This is a passage from the book Learning All The Time by John Holt. He is discussing ways of exposing children to the ideas behind reading (letters stand for sounds, letters put together make words) while letting them figure it out in a way that makes sense to them. He is specifically talking about writing out simple words whose letters make the sounds that make up the word (not all of them do, as he points out)–and he uses Sam as his example word! I think this passage applies to much more than just reading.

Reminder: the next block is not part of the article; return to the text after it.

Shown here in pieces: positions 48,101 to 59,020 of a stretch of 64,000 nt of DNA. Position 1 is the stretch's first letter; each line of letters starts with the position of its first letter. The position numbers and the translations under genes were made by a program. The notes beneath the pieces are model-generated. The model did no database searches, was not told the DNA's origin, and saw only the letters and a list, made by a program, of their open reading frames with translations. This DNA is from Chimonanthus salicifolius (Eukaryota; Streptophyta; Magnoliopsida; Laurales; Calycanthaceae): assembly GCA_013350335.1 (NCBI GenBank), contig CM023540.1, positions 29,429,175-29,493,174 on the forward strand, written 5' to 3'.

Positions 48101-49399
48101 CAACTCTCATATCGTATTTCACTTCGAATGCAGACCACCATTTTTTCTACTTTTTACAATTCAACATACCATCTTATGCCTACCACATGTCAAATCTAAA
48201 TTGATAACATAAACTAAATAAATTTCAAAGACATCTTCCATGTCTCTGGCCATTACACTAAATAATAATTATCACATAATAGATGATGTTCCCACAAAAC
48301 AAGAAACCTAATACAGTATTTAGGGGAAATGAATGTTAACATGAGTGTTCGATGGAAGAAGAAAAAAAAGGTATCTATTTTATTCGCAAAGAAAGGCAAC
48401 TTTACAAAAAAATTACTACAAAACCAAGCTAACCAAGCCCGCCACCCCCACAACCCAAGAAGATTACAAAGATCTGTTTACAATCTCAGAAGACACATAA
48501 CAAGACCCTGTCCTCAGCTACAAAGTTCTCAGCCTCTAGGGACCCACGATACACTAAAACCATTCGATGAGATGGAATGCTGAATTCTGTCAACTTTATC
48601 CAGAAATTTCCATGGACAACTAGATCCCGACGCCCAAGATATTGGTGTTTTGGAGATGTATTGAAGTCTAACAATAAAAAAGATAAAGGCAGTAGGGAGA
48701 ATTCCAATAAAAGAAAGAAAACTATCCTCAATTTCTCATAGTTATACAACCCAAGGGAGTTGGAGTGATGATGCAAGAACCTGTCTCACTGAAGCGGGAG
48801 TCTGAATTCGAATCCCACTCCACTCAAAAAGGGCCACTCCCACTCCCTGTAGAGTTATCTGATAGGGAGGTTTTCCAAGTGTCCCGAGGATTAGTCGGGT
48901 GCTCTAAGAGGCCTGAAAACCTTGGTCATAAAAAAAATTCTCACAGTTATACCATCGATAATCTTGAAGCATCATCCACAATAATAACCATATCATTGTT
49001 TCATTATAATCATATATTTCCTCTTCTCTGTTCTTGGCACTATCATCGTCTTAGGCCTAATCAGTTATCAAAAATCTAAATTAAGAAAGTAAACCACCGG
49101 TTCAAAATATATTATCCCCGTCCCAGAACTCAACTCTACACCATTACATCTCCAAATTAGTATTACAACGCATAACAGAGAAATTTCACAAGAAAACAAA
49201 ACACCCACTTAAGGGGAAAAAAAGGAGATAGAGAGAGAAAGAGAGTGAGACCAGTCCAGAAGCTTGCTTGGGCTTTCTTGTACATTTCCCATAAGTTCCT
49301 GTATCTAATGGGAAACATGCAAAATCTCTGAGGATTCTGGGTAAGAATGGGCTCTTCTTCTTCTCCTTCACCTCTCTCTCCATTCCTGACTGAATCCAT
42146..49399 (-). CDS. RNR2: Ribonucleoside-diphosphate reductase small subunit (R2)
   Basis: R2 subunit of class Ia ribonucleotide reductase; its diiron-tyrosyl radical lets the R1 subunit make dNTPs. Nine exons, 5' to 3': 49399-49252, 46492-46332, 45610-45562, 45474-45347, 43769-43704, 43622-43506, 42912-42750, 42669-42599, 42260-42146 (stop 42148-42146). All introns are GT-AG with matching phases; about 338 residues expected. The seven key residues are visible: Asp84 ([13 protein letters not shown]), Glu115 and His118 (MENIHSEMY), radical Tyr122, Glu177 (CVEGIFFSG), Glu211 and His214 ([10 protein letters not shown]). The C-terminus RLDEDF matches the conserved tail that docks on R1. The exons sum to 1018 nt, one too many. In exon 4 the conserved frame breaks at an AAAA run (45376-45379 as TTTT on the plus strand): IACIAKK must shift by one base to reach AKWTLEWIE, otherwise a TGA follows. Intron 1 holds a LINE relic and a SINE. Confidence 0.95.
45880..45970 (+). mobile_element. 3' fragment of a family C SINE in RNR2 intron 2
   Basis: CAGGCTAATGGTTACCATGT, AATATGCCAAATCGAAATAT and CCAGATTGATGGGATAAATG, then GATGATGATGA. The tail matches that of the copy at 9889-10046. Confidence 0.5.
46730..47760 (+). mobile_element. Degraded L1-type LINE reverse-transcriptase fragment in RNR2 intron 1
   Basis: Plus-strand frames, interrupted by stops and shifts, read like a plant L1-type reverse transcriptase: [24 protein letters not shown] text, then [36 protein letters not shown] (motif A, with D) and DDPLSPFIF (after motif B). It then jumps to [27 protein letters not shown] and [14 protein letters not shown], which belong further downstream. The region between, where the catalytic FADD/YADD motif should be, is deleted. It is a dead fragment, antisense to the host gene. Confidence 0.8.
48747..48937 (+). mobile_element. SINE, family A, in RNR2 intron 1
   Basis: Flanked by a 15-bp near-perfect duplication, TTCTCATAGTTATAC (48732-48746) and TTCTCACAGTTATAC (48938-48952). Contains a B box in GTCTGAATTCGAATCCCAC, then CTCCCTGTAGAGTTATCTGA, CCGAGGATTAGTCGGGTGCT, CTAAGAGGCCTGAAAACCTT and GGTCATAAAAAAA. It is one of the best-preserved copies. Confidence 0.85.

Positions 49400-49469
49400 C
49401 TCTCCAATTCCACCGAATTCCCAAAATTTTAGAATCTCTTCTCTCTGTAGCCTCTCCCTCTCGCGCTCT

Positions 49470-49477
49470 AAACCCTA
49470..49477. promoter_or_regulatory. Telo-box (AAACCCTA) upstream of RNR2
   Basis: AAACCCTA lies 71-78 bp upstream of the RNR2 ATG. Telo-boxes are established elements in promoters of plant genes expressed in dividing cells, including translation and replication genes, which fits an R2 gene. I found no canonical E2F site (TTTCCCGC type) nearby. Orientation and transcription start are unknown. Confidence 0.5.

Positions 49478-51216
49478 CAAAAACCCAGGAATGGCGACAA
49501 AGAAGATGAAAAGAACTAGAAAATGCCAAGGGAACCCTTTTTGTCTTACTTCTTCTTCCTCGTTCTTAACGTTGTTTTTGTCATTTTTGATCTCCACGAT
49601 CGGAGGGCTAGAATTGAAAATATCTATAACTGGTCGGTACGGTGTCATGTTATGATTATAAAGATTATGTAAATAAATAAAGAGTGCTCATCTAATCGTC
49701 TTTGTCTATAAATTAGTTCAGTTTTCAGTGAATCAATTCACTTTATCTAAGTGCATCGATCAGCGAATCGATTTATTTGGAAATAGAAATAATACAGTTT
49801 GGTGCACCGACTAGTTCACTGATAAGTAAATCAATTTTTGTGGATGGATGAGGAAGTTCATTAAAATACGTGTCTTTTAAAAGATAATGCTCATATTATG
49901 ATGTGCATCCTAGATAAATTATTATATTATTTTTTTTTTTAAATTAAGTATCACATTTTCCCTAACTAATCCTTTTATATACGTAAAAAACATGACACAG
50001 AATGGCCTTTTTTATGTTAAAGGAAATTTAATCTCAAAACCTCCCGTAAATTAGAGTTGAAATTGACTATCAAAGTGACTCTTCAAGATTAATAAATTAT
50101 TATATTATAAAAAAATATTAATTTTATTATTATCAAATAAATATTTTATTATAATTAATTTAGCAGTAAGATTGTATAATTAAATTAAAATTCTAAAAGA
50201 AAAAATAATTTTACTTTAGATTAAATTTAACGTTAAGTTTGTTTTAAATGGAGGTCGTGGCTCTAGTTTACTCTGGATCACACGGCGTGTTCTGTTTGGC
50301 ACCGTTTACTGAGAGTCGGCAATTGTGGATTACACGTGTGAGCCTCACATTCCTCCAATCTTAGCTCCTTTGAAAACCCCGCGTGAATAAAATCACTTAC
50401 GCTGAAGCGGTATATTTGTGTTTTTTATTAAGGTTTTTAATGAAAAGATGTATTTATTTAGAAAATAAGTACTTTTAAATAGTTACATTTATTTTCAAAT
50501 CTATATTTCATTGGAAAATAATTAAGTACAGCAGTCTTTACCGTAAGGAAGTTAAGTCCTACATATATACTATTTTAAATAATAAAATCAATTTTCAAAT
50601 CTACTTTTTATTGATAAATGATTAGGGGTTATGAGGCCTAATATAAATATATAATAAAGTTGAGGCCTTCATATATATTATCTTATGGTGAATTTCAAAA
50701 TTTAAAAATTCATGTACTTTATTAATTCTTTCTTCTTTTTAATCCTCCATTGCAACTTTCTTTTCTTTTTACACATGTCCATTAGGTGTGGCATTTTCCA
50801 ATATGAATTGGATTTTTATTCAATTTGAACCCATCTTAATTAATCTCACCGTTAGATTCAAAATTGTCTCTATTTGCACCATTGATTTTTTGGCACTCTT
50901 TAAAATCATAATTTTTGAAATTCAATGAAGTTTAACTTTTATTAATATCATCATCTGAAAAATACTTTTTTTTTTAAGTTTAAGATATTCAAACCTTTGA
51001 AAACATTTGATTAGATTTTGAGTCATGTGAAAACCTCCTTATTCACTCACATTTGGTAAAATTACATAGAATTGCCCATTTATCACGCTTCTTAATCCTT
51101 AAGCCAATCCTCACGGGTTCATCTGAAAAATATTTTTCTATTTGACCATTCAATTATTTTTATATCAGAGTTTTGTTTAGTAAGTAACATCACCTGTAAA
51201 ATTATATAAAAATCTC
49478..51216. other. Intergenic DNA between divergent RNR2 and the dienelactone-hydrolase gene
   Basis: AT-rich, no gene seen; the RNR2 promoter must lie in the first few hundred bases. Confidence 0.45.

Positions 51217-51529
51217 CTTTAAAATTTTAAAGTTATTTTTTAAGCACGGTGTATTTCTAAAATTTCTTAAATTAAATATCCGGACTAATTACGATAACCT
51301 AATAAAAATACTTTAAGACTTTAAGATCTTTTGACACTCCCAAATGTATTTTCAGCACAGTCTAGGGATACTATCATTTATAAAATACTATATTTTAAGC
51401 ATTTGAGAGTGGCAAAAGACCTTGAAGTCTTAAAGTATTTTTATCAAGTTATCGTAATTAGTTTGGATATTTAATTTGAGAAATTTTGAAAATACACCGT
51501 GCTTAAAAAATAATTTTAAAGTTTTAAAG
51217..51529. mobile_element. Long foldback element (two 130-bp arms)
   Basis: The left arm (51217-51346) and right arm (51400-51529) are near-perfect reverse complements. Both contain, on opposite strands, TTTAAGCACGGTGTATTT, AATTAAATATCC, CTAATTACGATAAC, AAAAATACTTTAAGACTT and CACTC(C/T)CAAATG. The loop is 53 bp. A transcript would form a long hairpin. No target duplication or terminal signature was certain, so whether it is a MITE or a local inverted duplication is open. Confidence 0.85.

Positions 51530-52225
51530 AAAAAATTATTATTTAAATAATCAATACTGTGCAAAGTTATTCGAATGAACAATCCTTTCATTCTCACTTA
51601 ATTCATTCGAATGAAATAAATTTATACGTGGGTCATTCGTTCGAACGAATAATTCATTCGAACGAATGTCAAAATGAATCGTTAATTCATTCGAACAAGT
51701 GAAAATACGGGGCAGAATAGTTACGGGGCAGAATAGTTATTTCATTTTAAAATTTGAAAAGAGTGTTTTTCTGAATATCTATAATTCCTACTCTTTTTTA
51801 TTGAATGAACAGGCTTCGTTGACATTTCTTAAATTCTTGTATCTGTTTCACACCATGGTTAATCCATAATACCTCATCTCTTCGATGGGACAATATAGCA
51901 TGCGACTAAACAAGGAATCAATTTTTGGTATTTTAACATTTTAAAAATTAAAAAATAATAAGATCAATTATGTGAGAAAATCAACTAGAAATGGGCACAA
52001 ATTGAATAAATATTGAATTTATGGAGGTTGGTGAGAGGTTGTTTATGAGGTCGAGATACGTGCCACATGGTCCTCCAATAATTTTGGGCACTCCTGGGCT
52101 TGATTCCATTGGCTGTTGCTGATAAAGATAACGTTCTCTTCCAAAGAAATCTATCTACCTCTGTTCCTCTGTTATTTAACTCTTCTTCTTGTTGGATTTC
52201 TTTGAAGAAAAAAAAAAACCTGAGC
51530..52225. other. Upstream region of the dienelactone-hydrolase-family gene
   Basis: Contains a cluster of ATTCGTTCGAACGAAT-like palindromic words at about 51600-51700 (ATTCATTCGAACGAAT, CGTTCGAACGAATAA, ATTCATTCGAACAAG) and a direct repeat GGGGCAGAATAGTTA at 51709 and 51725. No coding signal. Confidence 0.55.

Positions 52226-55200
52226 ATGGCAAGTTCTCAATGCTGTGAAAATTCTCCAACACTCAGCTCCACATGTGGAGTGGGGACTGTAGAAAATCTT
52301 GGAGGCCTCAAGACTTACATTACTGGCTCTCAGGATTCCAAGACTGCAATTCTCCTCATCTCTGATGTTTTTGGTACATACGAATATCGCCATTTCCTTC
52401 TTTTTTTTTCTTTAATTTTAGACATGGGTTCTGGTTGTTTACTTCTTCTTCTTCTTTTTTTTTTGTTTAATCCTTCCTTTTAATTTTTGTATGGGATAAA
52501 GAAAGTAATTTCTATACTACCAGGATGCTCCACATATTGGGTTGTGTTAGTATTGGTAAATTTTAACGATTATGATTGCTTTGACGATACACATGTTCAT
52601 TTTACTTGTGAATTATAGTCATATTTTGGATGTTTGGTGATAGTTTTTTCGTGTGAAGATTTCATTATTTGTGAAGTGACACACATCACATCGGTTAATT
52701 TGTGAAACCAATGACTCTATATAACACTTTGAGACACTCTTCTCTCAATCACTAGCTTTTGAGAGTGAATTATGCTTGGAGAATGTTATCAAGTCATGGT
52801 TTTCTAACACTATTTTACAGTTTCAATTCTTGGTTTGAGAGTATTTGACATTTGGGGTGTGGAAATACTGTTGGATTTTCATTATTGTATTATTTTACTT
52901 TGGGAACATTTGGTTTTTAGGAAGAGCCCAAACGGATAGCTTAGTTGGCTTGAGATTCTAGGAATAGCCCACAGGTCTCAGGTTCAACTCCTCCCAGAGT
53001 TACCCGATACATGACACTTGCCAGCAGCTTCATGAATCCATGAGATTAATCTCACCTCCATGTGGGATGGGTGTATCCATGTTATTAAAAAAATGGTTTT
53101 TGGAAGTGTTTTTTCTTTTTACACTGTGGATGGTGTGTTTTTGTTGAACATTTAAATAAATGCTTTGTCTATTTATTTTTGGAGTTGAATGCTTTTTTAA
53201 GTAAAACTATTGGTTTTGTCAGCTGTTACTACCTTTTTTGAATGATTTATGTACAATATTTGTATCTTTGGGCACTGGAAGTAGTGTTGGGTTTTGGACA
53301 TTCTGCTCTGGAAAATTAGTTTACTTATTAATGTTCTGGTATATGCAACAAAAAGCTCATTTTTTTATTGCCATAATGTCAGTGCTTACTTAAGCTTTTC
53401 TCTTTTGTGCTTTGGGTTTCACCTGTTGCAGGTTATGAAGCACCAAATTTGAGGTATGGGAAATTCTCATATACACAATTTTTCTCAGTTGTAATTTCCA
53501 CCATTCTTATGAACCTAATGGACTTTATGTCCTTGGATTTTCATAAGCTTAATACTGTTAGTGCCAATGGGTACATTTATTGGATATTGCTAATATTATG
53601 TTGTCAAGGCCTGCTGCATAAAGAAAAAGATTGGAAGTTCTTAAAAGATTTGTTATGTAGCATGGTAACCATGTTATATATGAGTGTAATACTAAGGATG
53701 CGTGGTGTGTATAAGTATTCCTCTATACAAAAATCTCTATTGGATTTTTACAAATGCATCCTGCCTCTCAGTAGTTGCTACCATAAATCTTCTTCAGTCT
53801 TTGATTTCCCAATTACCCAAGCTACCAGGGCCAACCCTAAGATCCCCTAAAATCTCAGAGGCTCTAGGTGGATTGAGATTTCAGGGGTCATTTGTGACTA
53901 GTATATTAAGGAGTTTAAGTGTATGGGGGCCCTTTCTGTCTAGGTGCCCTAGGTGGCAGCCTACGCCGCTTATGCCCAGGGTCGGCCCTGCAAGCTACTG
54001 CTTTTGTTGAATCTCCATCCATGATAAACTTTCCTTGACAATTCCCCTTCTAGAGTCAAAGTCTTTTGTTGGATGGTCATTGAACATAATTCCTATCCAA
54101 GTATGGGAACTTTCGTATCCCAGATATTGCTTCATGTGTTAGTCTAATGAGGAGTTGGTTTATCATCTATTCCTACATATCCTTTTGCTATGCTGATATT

It is neither necessary nor a good idea to be too thorough about this. It is not a lesson to be completely learned and digested the first or second time. This is not how children learn things. They have to live with an idea or insight for a while, turn it around in some part of their minds, before they can, in a very real sense, discover it, say “I see,” take possession of the idea, and make it their own–and unless they do this, the idea will never be more than surface, parrot learning, and they will never really be able to make use of it.
Mr. Holt’s ideas about learning have inspired my entire set of educational beliefs. Honestly, everything he has to say is so exciting to me! And I think his books are wonderful tools in raising children no matter what kind of education you favor.